Such change is difficult to implement. Dissolution of existing districts and the formation of a new one requires voter approval, and that’s a daunting target in a tax climate as skewed and ill-informed as encountered in Curry. My colleague and most excellent library director Tobe Porter, who will retire formally in June, and her husband John were amazingly successful in persuading the voters of north Curry to support an initiative to create the current Langlois Public Library; she’s planning to devote time in her retirement to promoting the formation of a north Curry district, the first step in creating a county-wide system.
Another development that I hope will play into the future success of Curry libraries is the arrival (or return) of Jeremy Skinner, library director at the Curry Public Library in Gold Beach. Gold Beach is the county seat, and in many ways the obvious choice of a main library, with the rest of the county libraries functioning as branches. Jeremy is a native of Gold Beach and hence familiar with the south coast (it can be a challenging place to live if you’ve never been in a fairly isolated place). He spent several years at Lewis and Clark College and has a strong background in cataloging and experience with systems migration, in the Orbis Cascade move from Millennium to Ex Libris’ Alma. He’s an exceptional leader and someone I think well placed to serve as the driving force for library services in Curry County. The process of guiding the five libraries to a more secure future will be a long one, but it’s a journey I’m confident Jeremy can effectively manage.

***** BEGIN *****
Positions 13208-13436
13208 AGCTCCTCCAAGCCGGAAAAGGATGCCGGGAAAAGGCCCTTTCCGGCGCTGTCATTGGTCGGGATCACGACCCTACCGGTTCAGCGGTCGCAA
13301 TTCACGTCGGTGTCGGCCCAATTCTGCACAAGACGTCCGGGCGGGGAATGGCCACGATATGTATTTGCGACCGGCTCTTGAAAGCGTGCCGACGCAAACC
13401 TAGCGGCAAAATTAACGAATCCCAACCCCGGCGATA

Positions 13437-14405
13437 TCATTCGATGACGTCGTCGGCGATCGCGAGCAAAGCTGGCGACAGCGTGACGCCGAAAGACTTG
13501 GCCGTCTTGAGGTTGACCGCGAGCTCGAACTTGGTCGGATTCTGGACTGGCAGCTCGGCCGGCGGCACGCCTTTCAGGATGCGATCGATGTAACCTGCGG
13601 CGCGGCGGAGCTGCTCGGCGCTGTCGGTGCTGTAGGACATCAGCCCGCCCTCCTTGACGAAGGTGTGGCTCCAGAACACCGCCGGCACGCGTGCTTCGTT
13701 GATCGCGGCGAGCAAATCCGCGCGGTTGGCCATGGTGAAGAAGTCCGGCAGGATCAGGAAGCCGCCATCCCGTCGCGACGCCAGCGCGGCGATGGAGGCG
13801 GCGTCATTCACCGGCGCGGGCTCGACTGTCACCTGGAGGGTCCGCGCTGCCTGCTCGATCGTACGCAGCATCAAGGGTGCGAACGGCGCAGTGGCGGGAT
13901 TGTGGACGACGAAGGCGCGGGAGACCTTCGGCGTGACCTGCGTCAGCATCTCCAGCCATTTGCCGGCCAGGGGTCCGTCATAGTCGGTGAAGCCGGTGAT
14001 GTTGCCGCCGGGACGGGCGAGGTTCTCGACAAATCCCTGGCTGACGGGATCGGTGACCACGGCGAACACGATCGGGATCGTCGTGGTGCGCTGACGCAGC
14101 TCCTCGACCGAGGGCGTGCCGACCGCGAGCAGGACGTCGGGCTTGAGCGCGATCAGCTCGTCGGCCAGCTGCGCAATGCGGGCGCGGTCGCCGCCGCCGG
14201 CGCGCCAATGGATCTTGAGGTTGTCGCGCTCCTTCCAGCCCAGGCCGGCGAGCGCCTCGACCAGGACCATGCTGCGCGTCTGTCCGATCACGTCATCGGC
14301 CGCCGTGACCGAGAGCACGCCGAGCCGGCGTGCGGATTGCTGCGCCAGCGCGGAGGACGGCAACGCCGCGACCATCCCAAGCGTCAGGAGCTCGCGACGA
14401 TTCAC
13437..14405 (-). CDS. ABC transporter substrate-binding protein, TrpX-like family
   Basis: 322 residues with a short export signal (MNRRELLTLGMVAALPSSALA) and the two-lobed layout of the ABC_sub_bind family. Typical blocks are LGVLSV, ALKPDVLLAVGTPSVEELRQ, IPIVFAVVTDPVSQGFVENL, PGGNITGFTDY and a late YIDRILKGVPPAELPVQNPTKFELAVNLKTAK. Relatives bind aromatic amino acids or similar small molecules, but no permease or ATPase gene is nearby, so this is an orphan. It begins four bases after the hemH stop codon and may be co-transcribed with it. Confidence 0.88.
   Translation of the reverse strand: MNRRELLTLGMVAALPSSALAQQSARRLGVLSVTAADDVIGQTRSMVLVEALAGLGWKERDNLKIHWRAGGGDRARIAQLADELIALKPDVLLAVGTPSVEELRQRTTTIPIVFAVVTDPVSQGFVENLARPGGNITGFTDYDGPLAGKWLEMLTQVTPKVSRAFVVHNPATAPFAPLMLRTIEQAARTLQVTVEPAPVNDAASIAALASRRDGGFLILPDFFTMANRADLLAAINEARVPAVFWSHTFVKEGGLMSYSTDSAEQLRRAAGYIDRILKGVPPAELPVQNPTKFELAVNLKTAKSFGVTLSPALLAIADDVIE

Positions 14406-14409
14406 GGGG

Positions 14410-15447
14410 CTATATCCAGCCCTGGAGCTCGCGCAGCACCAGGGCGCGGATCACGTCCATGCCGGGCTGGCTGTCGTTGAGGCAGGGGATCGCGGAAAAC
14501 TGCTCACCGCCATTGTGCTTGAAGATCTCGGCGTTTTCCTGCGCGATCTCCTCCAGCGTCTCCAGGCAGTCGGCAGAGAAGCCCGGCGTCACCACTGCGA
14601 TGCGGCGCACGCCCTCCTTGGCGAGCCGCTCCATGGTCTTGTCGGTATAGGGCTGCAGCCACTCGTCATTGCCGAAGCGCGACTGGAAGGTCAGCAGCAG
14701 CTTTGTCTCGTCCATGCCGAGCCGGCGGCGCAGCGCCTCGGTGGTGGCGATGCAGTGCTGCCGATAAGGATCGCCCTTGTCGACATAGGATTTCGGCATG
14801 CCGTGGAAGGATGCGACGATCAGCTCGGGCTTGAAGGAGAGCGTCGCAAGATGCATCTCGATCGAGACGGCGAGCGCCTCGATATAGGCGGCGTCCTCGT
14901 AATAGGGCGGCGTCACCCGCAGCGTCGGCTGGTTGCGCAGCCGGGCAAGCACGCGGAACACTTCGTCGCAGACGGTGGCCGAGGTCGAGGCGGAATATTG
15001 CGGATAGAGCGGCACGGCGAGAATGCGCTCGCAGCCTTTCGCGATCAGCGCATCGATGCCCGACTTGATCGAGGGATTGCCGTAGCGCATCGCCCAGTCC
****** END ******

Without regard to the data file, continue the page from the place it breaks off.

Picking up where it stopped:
Hence my decision to leave Langlois. When Jay Askuvich, General Sales Manager at Midwest Library Services, contacted me about the possibility of going to work for them, I was receptive. (This was intended to be a bit of a surprise, but thanks, Katina, you stole my thunder in the last issue of ATG!)